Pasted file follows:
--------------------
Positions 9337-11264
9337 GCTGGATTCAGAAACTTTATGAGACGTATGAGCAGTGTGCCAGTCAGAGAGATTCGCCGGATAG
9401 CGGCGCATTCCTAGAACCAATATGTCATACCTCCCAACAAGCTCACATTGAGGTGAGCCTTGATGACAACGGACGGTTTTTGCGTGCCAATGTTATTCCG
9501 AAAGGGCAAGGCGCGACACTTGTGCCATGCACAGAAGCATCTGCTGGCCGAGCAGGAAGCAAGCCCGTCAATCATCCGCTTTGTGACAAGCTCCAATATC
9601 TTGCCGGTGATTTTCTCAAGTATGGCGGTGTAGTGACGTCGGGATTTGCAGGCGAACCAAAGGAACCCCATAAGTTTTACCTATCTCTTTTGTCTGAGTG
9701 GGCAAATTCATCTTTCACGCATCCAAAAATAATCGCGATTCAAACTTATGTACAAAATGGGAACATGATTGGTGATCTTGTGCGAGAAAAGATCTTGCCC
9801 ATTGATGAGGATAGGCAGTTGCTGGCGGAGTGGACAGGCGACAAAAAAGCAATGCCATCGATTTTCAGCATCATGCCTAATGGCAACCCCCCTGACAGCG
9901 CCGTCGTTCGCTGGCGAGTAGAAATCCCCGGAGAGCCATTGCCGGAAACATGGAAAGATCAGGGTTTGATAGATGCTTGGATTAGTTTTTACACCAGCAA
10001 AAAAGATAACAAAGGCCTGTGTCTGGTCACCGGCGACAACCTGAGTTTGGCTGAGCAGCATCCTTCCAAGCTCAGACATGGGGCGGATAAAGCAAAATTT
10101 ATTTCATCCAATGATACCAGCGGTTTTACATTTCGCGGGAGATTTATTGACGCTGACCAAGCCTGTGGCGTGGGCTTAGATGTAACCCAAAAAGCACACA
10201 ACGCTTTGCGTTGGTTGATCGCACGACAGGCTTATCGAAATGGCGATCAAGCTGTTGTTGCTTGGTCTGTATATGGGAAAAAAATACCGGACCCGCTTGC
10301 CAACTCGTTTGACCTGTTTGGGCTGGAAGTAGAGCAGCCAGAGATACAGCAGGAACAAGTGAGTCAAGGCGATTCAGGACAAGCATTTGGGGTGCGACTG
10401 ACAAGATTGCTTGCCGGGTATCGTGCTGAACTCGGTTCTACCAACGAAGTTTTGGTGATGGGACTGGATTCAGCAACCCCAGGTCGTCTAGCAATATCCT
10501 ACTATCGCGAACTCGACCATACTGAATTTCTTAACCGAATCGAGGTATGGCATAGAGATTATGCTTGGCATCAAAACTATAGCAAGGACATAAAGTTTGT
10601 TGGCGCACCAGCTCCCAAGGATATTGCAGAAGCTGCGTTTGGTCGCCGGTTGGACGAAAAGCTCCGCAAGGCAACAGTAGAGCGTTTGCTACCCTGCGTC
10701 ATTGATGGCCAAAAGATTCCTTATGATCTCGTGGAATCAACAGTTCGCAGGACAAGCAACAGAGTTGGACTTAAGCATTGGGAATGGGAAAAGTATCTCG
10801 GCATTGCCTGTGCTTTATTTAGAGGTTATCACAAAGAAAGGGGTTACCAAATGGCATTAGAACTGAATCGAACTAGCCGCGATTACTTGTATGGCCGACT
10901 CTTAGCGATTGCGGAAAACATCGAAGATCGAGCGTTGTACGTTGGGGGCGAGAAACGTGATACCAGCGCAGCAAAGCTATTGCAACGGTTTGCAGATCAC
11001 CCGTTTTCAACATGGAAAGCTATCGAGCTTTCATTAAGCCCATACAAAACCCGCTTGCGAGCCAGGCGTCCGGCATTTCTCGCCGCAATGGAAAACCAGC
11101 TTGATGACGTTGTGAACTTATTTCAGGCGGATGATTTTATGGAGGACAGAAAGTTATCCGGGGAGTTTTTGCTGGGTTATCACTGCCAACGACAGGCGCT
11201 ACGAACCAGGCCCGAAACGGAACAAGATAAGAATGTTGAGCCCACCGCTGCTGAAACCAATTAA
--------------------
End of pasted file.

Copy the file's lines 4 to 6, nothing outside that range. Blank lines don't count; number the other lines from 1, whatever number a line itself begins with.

9501 AAAGGGCAAGGCGCGACACTTGTGCCATGCACAGAAGCATCTGCTGGCCGAGCAGGAAGCAAGCCCGTCAATCATCCGCTTTGTGACAAGCTCCAATATC
9601 TTGCCGGTGATTTTCTCAAGTATGGCGGTGTAGTGACGTCGGGATTTGCAGGCGAACCAAAGGAACCCCATAAGTTTTACCTATCTCTTTTGTCTGAGTG
9701 GGCAAATTCATCTTTCACGCATCCAAAAATAATCGCGATTCAAACTTATGTACAAAATGGGAACATGATTGGTGATCTTGTGCGAGAAAAGATCTTGCCC